# What is Average Total Cost?

This article explains the concept of average total cost, its significance, and the way it is calculated. Read on to know more.

Rohan Bhalerao

**Concept**

Average total cost is the cost incurred per unit quantity produced. For instance, if the total cost of producing 1000 units for an XYZ company is USD 10,000, then the average total cost is USD 10 per unit. ATC is made up of two variables, namely, average fixed cost (AFC) and average variable cost (AVC). Also, there's another major concept called marginal cost (MC), which we'll see in the later part of the article. Average fixed cost is the fixed cost per unit quantity, which is the total of money spent on rent, salaries, electricity, water, insurance, etc. AFC never changes even if there is a rise or fall in production. On the other hand, average variable cost is the variable cost per unit quantity, which is the dynamic spending on overtime pays, marketing, advertising, maintenance of machinery, labor and tools, raw materials, transportation, etc. This cost undergoes a change every day, and hence, it can have a major bearing on the profit margin.

The best way of deriving profit is to calculate the difference between the average total cost and selling price of the product. For instance, if a company manufactures a shirt at the ATC of USD 50 and sells it to a garment store for USD 70, it makes a profit of USD 20 per shirt. If the ATC goes up, the profit will lower and vice versa, assuming there is no change in the sale price. Thus, it has a lasting effect on the revenues of the business.

**Formula**

For determining the ATC, first we'll need to find out the total fixed cost and total variable cost:

*Average fixed cost = Total fixed cost / Quantity of output produced*

*Average variable cost = Total variable cost / Quantity of output produced*

*Average total cost = Average fixed cost + Average variable cost*

Or, it can be simply calculated as,

*Total cost / Quantity of output produced*. Now, when we plot the curve on a graph with the quantity of output produced on the x-axis and average total cost on the y-axis, we get a U-shaped curve. It decreases exponentially as the quantity produced increases, until it reaches the lowest point and intersects the marginal cost curve. Marginal cost is the cost required to produce one more unit of output and calculated as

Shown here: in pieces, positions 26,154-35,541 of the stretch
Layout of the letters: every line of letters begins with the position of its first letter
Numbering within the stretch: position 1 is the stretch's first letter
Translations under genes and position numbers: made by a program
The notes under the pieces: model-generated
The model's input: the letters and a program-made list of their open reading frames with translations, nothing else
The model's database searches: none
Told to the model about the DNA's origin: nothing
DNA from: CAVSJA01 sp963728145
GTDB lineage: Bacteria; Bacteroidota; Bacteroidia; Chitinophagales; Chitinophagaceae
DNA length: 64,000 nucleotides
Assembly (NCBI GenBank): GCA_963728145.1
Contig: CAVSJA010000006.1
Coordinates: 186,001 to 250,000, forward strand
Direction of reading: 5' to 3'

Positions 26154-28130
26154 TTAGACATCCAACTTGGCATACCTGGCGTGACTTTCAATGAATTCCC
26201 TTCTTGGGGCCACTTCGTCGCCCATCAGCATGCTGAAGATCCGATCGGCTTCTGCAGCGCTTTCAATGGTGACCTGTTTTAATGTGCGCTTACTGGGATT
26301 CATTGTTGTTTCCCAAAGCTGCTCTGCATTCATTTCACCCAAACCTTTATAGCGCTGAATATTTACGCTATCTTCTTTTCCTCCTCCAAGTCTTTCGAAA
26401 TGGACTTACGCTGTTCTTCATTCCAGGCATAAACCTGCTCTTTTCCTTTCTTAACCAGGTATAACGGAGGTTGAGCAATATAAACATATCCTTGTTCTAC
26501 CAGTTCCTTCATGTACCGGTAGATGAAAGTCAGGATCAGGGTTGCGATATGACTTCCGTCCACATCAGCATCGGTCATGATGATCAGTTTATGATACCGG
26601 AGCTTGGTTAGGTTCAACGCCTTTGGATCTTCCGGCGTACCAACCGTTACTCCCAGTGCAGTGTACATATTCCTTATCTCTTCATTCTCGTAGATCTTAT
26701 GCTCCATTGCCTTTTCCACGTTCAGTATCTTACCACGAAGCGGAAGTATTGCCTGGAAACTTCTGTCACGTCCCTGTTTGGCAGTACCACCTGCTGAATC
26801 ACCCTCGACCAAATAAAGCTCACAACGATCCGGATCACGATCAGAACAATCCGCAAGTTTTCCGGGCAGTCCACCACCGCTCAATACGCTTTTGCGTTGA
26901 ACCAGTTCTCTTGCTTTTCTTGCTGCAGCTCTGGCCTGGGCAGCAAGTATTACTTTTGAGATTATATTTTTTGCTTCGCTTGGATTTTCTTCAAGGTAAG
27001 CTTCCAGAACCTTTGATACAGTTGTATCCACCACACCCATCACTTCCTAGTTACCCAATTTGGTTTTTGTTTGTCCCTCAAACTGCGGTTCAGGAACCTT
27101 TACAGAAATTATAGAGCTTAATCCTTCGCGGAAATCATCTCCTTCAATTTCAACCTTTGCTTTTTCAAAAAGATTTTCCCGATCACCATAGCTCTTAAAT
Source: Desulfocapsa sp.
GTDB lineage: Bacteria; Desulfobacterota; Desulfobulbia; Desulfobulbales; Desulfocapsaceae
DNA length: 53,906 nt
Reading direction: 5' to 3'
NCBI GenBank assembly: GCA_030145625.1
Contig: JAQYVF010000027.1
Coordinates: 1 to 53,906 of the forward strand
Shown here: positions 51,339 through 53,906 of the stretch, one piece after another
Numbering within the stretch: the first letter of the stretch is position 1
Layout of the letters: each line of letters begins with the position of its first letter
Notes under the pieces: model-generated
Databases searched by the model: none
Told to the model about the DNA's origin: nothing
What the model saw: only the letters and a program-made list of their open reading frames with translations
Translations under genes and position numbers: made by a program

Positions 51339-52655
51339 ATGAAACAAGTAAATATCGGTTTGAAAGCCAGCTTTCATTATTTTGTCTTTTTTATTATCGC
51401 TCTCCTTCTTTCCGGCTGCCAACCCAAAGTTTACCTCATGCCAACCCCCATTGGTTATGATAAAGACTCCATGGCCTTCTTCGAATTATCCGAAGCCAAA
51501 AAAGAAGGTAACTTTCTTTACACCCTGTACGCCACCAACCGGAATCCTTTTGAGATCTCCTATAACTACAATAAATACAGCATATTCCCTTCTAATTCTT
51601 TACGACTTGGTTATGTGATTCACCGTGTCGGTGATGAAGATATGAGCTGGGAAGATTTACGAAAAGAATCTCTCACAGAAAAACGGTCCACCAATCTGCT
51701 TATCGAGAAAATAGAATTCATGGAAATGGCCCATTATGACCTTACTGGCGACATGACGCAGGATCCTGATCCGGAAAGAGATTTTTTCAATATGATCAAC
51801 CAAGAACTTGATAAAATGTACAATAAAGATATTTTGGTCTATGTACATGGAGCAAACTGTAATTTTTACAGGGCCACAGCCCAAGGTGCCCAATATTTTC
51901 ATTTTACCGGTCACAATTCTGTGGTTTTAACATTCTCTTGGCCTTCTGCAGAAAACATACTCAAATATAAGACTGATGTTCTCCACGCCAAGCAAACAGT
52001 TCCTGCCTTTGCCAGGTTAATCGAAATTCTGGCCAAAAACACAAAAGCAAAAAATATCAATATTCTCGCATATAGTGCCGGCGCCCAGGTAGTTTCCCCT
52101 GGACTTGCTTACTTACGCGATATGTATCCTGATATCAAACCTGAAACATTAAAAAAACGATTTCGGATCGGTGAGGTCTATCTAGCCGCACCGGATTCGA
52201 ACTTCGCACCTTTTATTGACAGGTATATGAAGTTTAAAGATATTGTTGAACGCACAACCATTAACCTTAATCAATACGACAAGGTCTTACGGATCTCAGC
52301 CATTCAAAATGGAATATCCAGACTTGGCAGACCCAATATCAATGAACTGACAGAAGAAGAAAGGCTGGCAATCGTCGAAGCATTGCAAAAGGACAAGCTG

*dTC / dQ*, where dTC is the change in total cost and dQ represents change in output. It tells us the required cost to produce the next unit, and the point where the MC and ATC curves intersect denotes the 'capacity', which is the quantity which minimizes average total cost. At this point, the company is at the most efficient level of production, and therefore, can gain maximum profits. After this point in the graph, the law of diminishing returns takes over and each quantity produced after that has a higher per unit cost. Thus, the negatively sloped portion denotes decreasing ATC and increasing marginal returns, and the positively sloped curve denotes the exact opposite.

Average total cost and marginal cost curves, thus, help a company in deriving the profit-loss analysis, once they have a detailed idea of demand and supply. It paves a way to ascertain the future strategy to optimize the company's efficiency and maximize profits.